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The Holiday Season...


I always tell clients that there are two days of the year when all bets are off and you can eat whatever your heart desires. One is your birthday and the other is Christmas. But Christmas is a day, not a month-long "season". Unfortunately, in Canadian tradition, Christmas seasonal "events" start sometime in mid to late November and run right up until New Years Eve. Some of these events include:

Employer-sponsored Christmas parties

Workplace potluck meals

Treats brought into the workplace for the "season". (Try working in healthcare - it's an endless parade of treats!)

Church meals

Cookie exchanges

Bazaars and bake sales

Christmas concerts and entertainment events, possibly with a bar available or an "afterglow" snacks and visiting time.

Parties with family and/or friends

The traditional Christmas family feast, possible several times over with different branches of the family tree.

Food gifts exchanged with friends.

So many eating opportunities! So much food that you wouldn't normally be exposed to! What's an aspiring low carb eater to do???

First of all, take a few deep breaths and don't get anxious. There are many food-related traditions that surround the Christmas season, and you can be selective about which ones you want to partake of and which you can decline. I describe it like this...

"If an opportunity arises for you to share in a particular food that absolutely makes your heart sing, then have it - in moderate quantity and savouring every morsel of taste, texture, mouth-feel - really be present in the experience of eating that food in that moment. Make it a truly decadent experience - experience whatever emotions might go along with that food - joy, contentment, family love, memories. Don`t feel guilt - enjoy the moment and then move on."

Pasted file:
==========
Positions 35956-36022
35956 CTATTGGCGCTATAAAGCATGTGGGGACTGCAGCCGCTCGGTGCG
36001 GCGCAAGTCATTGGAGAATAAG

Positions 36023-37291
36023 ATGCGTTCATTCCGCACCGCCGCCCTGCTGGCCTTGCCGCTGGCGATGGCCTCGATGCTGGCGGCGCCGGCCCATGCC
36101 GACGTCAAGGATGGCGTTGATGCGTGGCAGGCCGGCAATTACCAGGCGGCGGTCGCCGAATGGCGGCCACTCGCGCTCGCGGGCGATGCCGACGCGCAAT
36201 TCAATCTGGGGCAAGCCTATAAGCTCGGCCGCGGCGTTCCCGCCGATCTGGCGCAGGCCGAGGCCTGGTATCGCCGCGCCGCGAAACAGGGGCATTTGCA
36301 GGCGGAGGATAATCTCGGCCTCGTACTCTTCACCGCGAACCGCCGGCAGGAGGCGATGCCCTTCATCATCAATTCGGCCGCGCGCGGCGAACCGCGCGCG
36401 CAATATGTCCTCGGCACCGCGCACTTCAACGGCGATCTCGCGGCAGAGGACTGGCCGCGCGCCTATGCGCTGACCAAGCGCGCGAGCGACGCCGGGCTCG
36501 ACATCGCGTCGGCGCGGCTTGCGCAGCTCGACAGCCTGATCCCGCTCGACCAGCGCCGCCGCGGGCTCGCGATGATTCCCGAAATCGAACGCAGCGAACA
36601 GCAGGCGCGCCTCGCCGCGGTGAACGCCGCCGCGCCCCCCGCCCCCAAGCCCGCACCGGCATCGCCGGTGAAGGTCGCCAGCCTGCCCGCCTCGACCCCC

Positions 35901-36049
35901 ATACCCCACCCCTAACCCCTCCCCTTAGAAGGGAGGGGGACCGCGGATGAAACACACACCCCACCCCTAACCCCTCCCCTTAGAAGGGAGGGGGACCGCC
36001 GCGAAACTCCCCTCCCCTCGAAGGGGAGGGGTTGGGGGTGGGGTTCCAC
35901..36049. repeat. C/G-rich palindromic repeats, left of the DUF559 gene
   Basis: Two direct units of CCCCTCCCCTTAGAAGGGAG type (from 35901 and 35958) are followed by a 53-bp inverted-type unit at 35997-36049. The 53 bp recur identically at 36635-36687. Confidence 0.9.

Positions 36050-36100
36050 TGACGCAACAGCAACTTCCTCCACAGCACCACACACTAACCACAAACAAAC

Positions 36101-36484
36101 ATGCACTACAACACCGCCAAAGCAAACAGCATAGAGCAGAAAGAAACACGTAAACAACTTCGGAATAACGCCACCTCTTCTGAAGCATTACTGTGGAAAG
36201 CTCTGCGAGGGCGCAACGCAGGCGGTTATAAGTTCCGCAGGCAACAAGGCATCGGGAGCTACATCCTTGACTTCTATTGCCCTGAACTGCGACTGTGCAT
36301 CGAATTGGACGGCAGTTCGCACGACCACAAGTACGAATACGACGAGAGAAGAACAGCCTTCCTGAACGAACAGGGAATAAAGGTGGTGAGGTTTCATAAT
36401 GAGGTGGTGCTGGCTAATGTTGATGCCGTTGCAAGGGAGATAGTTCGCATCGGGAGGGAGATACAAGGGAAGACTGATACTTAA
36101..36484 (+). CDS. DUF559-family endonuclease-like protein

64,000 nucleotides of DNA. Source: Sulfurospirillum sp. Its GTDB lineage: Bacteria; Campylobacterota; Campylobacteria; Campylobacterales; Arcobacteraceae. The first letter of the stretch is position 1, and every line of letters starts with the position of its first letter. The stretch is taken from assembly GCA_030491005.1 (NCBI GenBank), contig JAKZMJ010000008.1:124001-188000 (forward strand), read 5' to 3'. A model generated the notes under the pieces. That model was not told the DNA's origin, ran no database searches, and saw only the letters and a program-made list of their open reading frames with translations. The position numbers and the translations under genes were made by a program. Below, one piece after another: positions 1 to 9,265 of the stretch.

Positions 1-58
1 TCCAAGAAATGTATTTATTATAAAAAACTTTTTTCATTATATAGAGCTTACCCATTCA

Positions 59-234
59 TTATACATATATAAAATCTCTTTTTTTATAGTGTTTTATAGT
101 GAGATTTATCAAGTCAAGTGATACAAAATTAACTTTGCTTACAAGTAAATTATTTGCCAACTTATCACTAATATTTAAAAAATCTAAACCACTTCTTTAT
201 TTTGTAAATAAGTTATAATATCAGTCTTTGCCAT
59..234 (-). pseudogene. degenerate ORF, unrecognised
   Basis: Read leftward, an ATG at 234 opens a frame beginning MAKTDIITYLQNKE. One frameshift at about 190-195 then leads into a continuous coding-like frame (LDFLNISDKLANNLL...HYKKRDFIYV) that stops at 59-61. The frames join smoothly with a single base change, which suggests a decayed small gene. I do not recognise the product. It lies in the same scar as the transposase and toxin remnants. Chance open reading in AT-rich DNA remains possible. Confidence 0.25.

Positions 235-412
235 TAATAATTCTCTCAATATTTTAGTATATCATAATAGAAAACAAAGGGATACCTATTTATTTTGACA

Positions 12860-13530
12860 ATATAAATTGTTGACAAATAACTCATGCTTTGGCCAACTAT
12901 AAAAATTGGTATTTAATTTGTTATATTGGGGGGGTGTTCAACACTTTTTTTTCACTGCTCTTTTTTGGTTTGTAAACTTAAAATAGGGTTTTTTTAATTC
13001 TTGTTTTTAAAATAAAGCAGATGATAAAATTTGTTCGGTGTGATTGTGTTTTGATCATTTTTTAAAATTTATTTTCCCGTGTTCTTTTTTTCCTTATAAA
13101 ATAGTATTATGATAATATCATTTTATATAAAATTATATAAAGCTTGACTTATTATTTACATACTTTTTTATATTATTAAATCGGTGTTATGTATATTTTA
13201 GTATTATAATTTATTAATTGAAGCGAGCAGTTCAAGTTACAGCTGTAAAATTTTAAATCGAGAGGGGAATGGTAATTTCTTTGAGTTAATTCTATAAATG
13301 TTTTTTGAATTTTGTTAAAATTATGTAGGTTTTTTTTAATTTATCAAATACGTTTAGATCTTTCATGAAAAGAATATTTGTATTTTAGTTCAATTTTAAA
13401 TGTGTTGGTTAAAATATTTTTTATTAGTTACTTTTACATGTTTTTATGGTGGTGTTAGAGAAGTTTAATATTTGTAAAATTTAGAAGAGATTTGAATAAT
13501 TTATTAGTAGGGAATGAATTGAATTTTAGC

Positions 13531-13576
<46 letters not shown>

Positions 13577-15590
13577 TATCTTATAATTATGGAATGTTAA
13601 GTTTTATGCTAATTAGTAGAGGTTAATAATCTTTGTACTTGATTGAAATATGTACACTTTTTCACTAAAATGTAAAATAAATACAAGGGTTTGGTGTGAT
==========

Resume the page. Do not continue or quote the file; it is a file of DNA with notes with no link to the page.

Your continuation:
But if a food opportunity is just a "Meh...nothing special" sort of reaction, then give it a pass. Don't fall prey to the "Oh well..." mindless face stuffing that is all too prevalent this time of year.

For me, it's shortbread cookies. Homemade with real butter. They make my heart sing. As do gingerbread cookies. Again, homemade with real ingredients. Storebought versions of either are generally a "Meh..." sort of experience, so I have learned to give them a pass. The taste will never live up to my expectations.

And I have found that I can get the shortbread experience from fat bombs. And because gingerbread cookies are all about the spices - ginger, cloves and cinnamon - I have made gingerbread fat bombs that give me almost the same joy as the cookies.

So think about what makes your heart sing. And what exactly about that experience makes it so special - taste, texture, smell? Life is too short to not enjoy the true pleasures. Just keep your brain engaged in decision making and then be present in the moment to savour and relish each experience.

Have a blessed Christmas!

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